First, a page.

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On a deeper level, where a young one’s character is formed, children want to be told what they can and cannot do. They need guidance to help them adapt to the world without becoming part of the world. Children need to look to their parents for this biblically guided direction throughout their childhood. If parents are inattentive, indifferent, or over-indulgent, is there any wonder that a child loses love and respect for them? How can a child continue to view the parents as a loving, kind, authority, who continually fails to offer biblically sound guidance, while continually giving them their way and conceding to the child? Young ones need a lot of parental guidance and love in their lives. However, some parents confuse permissiveness (allowing the child great or excessive freedom of behavior) with love. Rather, they need to supply them with sturdy discipline they require and unknowingly want. This means giving wisely of yourself, your experience, and judgment. Therefore, we do not hold back discipline from our children. We offer a loving pat on the back to allow our children to know we are proud of them and approve of their behavior. In addition, a loving pat on the back only lower on the but is never going to hurt the child but rather is a loving way to let our children know we disapprove of their behavior. Both of these will let the child know of our love and concern and that we care for them. The following Proverbs emphasize the wisdom of the use of discipline: Proverbs 3:11, 12; 4:1; 13:1, 24; 19:18; 22:15; 23:13, 14.
However, spanking is not always the answer when we are disciplining our children. Moreover, spanking is never done in anger, or is it ever abusive. Spanking a child is not to cause pain, it is to get the attention of the child, so we can offer sound biblical guidance. We need to have good judgment, composure, wisdom, and a little good sense on our part as parents. Our facial expressions are reflective of what message we want to send our children. A warm, loving smile of approval is very persuasive, little children cannot resist it, just as is true of a frown of disapproval. However, we should never scold our children. Scolding is abusive criticism. What we need is the correct level of tone in our voice, so our child knows our intent and that he or she has done wrong. Most importantly, a child should know that they have done bad not that they are bad. First, we need to inquire about the guilt of what we believe the child has done wrong without jumping to conclusions.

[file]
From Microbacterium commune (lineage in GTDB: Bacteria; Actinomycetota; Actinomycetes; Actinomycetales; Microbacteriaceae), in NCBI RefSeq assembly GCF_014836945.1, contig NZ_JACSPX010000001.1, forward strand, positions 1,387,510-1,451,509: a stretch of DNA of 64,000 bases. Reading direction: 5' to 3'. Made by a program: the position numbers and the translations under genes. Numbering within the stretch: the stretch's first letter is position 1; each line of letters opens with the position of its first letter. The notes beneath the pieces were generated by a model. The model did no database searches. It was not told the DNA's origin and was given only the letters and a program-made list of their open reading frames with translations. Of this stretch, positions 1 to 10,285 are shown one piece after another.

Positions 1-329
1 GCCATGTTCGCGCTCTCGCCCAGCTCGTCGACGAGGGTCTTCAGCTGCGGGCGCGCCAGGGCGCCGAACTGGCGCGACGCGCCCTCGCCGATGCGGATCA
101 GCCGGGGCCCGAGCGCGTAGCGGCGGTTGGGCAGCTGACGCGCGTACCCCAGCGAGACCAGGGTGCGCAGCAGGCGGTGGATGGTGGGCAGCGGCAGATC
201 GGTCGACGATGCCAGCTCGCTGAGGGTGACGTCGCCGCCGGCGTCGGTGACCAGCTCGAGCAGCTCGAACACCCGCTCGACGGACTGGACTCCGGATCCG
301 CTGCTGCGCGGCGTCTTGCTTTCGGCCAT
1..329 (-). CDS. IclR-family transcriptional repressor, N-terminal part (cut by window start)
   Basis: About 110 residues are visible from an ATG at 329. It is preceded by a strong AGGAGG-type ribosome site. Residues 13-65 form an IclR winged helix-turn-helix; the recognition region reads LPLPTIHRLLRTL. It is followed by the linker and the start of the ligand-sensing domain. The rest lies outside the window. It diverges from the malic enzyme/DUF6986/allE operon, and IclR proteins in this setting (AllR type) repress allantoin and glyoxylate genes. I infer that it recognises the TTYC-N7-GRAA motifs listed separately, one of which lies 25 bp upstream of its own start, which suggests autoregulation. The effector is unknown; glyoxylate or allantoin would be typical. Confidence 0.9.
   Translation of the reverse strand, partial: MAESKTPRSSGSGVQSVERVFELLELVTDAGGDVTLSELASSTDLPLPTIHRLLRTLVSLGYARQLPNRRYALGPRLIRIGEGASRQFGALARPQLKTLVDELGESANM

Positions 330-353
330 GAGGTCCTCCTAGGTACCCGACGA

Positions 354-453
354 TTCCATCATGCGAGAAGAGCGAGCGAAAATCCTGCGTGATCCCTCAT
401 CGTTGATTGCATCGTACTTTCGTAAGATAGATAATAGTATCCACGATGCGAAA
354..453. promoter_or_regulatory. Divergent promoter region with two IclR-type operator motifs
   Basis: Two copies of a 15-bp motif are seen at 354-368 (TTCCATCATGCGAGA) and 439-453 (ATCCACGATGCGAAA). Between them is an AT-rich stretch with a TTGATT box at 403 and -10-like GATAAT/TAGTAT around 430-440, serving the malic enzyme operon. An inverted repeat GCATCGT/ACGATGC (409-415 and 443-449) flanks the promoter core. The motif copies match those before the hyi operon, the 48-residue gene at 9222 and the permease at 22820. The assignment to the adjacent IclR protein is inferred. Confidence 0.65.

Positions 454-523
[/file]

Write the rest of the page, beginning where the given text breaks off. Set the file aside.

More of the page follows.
For example, think things through. We allow our child to scribble in certain books and our children see us making notes in our Bible, so one day Johnny is holding our Bible in Church and we look down to find him scribbling in our Bible. You lean over and firmly say, “Johnny, don’t scribble in the Bible, or else you’ll be punished!” While that makes sense to us, is it clear in Johnny’s young mind? We have allowed him to make marks on other books. He sees us underlining our Bible, so in his little mind the thought is simply, “Why not this one?” So, when we are training our child, we do what the Father, the Creator has done for us. The Father has given us sixty-six Bible books as a guide to how we are to walk through this imperfect age. He has thoroughly and clearly explained all that we need to know, especially the all-important “why.” We need to not only correct our children, but we need to explain the reasons “why,” which persuades and builds appreciation as to the why. We might say to Johnny “This book [the Bible] is a loving letter from our heavenly father, we can make study notes in it, but we never want to damage it with scribbling, as it was a loving gift from our heavenly Father. It is different from your other books.” Ask the child if they understand and if time permits, ask them to explain back to you what you just told them in their own words. We need to give them a reason for our instructions and we need to make certain that they understand that reason. A spanking is not always the answer. Moreover, remember, the firm, loving tap on the but is only to get their attention. In short, another example of being too permissive might be a time when we are walking through the mall and Johnny is running his plastic toy car over the new cars in the mall. We might think nothing of it because we feel the plastic car cannot hurt anything. However, what about when it is a different day and Johnny is holding your car keys and does the same thing and now we find ourselves paying to paint a new car.
Permissiveness, excessive freedom of behavior, easily leads to future bad behavior. The greatest gift that a father [or mother] can pass on to his [or her] son is wisdom and the longing for continued wisdom.